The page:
dine

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dine out on (something)

1. To be invited to a social meal (especially dinner) because of something particularly interesting or entertaining that one knows or has experienced. He dined out on the story of his affair with the movie star for several months.
2. To entertain other people, especially at a meal, with a particularly interesting story of something one has experienced. I always dine out on the story of our mishaps in Bavaria—to this day, it still puts people in stitches!
See also: dine, on, out

dine with Duke Humphrey

To go without dinner. The phrase refers to the story of a man who, while visiting the tomb of Duke Humphrey of Gloucester, was locked in the abbey—and thus missed dinner. A: "Why are you so hungry? Didn't you eat dinner?" B: "No, I got stuck in a meeting, so I dined with Duke Humphrey!"
See also: dine, duke

dine at (some place)

to eat at a place. We really like to dine at the small cafe on the corner. I hope we can dine at a fine restaurant for our anniversary.
See also: dine

dine in

to eat at home rather than at a restaurant. I think we will dine in tonight. I am tired of dining in. Let's go out.
See also: dine

dine off something

to make a meal of something; to make many meals of something. Do you think we can dine off the leg of lamb for more than one meal? I hope we dine off the turkey only one more time.
See also: dine, off

dine on something

to eat something. We are dining on roast beef tonight. What will we be dining on tonight?
See also: dine, on

eat (a meal) out

 and dine out
to eat a meal at a restaurant. I like to eat a meal out every now and then. Yes, it's good to eat out and try different kinds of food. It costs a lot of money to dine out often.
See also: eat, out

eat out

to eat a meal away from home, as at a restaurant. I just love to eat out every now and then. Let's eat out tonight. I'm tired.
See also: eat, out

eat something out

 
1. . to eat some kind of meal or a particular food away from home, as at a restaurant. We eat fish out, but we don't cook it at home. We may eat out a meal or two, but certainly not every meal.
2. [for something or an animal] to consume the inside of something. The ants ate the inside of the pumpkin out. The ants ate out the pumpkin.
See also: eat, out

wine and dine someone

to treat someone to an expensive meal of the type that includes fine wines; to entertain someone lavishly. The lobbyists wined and dined the senators one by one in order to influence them. We were wined and dined every night and given the best hotel accommodations in town.
See also: and, dine, wine

wine and dine somebody

to entertain someone expensively The company wined and dined us, hoping to convince us we should accept the job.
See also: and, dine, wine

wine and dine somebody

to entertain someone by giving them an expensive meal and wine (usually passive) I'm an old-fashioned girl at heart - I like to be wined and dined on the first few dates.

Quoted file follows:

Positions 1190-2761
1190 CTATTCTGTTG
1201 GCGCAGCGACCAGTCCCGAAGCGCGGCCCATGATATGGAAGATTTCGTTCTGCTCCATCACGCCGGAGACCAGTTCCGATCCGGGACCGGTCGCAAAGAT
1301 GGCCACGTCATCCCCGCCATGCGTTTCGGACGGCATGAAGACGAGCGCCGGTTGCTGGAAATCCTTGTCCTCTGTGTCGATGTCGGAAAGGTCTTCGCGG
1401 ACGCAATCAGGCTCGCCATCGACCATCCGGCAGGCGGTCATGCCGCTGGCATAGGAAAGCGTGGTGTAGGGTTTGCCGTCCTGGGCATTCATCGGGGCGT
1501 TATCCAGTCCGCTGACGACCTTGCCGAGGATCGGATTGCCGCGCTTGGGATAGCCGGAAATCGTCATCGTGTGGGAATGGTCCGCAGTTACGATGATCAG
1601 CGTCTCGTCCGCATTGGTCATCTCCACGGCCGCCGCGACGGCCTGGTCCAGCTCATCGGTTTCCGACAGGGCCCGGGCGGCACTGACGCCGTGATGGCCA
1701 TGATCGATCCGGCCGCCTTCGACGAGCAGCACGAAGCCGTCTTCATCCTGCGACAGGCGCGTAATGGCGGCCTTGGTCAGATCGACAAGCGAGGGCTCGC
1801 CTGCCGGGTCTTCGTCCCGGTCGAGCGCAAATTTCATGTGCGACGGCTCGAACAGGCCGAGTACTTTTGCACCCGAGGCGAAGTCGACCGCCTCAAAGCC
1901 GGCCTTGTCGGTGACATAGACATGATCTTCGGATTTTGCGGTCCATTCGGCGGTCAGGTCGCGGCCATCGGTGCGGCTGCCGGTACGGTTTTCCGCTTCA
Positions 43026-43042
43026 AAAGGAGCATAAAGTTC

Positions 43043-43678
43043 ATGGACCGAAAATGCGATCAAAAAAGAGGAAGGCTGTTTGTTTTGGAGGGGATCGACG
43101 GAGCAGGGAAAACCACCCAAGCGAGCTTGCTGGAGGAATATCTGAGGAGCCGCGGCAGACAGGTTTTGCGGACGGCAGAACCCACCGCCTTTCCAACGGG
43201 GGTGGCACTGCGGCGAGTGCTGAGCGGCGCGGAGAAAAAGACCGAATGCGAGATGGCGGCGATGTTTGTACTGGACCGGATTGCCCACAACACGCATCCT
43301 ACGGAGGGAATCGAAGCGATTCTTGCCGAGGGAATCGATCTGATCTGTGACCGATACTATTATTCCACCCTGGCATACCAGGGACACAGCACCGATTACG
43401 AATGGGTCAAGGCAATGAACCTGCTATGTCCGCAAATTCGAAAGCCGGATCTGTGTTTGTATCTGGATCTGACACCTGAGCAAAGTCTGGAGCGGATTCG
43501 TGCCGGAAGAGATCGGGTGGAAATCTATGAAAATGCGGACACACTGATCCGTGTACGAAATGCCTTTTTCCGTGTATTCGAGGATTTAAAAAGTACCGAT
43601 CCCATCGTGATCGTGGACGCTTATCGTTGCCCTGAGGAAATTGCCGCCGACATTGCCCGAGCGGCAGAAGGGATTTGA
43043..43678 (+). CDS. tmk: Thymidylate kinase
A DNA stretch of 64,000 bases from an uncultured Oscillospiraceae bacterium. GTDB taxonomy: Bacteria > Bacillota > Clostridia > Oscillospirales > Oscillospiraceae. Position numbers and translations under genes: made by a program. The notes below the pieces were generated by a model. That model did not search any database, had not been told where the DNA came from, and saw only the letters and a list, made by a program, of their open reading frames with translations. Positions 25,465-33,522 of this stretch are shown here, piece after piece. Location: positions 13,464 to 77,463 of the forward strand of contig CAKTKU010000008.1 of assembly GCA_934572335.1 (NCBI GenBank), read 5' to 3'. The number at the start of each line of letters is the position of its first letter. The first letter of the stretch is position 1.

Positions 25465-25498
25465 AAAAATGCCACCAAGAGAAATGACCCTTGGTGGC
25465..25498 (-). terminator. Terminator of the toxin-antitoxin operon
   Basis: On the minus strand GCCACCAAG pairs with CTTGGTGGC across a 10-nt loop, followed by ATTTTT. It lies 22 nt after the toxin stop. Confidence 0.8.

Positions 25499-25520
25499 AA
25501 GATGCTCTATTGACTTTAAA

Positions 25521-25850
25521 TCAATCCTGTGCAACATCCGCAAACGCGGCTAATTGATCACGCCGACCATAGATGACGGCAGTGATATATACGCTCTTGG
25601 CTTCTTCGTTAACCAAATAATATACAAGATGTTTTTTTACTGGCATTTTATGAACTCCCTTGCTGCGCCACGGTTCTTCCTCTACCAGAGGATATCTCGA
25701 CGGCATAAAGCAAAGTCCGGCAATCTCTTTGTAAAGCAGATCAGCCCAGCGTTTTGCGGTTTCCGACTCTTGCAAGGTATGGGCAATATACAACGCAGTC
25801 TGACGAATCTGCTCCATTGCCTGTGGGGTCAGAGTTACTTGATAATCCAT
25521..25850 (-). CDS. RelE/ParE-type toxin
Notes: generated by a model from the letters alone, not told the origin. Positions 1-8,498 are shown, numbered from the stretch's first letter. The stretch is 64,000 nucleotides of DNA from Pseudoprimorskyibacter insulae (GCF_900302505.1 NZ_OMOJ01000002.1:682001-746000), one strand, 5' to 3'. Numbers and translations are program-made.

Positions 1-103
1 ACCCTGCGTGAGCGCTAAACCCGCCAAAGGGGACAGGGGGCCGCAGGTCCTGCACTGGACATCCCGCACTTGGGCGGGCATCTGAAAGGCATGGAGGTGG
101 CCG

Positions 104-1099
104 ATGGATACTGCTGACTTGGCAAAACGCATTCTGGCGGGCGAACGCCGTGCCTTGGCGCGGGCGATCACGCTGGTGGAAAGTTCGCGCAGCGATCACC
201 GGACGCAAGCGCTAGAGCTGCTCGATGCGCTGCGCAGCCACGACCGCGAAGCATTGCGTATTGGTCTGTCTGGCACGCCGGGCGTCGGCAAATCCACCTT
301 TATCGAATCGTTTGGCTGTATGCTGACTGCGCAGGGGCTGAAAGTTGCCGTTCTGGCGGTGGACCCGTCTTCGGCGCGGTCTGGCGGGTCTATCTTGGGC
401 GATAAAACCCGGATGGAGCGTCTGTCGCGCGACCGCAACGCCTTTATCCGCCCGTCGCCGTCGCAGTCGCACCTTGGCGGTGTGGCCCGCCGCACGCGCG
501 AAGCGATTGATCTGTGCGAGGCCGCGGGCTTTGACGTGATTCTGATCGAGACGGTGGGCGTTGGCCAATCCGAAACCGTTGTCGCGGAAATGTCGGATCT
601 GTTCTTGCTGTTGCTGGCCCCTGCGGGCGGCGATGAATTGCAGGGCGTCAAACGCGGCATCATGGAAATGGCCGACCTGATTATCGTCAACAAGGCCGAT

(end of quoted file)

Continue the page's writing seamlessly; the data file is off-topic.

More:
See also: and, dine, wine

dine out on

Be invited to dinner because of something one knows about and can discuss. For example, "In a couple of years you will be dining out on this murder" (Ngaio Marsh, A Man Lay Dead, 1934). [First half of 1900s] Also see eat out; sing for one's supper.
See also: dine, on, out

eat out

1. Have a meal outside one's home, usually at a restaurant. For example, We're almost out of groceries, so let's eat out tonight. [Second half of 1900s] For the antonym, see eat in.
2. eat someone out Also, eat someone up. Rebuke or scold someone sharply, as in He was always eating out the kids, or Why are you eating me up? I haven't done anything wrong. This slangy synonym for chew out probably originated as a euphemism for eat someone's ass out. It dates from the 1940s, the variant from the 1840s. Also see the subsequent entries beginning with eat out.
See also: eat, out

wine and dine

Entertain someone or treat someone to a fine meal, as in The company likes to wine and dine visiting scientists. [Colloquial; mid-1800s]
See also: and, dine, wine

eat out

v.
1. To eat at a restaurant or away from one's home: I'm tired of cooking; let's eat out tonight.
2. Vulgar Slang To perform cunnilingus on someone.
See also: eat, out
References in classic literature ?
Casson," said Adam, in his strong voice, that could be heard along the table; "I've never dined here before, but I come by Captain Donnithorne's wish, and I hope it's not disagreeable to anybody here.
It is Anne's own proposal, and so I shall go with you, which will be a great deal better, for I have not dined at the other house since Tuesday.
If you dined with the Lovell Mingotts you got canvas-back and terrapin and vintage wines; at Adeline Archer's you could talk about Alpine scenery and "The Marble Faun"; and luckily the Archer Madeira had gone round the Cape.
Though he dined out every day, and was lodged for the last nine years at the cost of the State, and driven about in the minister's equipage, des Lupeaulx possessed absolutely nothing, at the time when our tale opens, but thirty thousand francs of debt--undisputed property.
This official sybarite dressed, dined, and visited a dozen or fifteen salons between eight at night and three in the morning.
He arrayed himself in the regalia of millionaires and presidents; he took himself to the quarter where life is brightest and showiest, and there dined with taste and luxury.
At a certain corner he came to a standstill, proposing to himself the question of turning back toward the showy and fashionable restaurant in which he usually dined on the evenings of his especial luxury.
Bullock who dined with them, felt that the news had been communicated to Mr.
Now this was George's place when he dined at home; and his cover, as we said, was laid for him in expectation of that truant's return.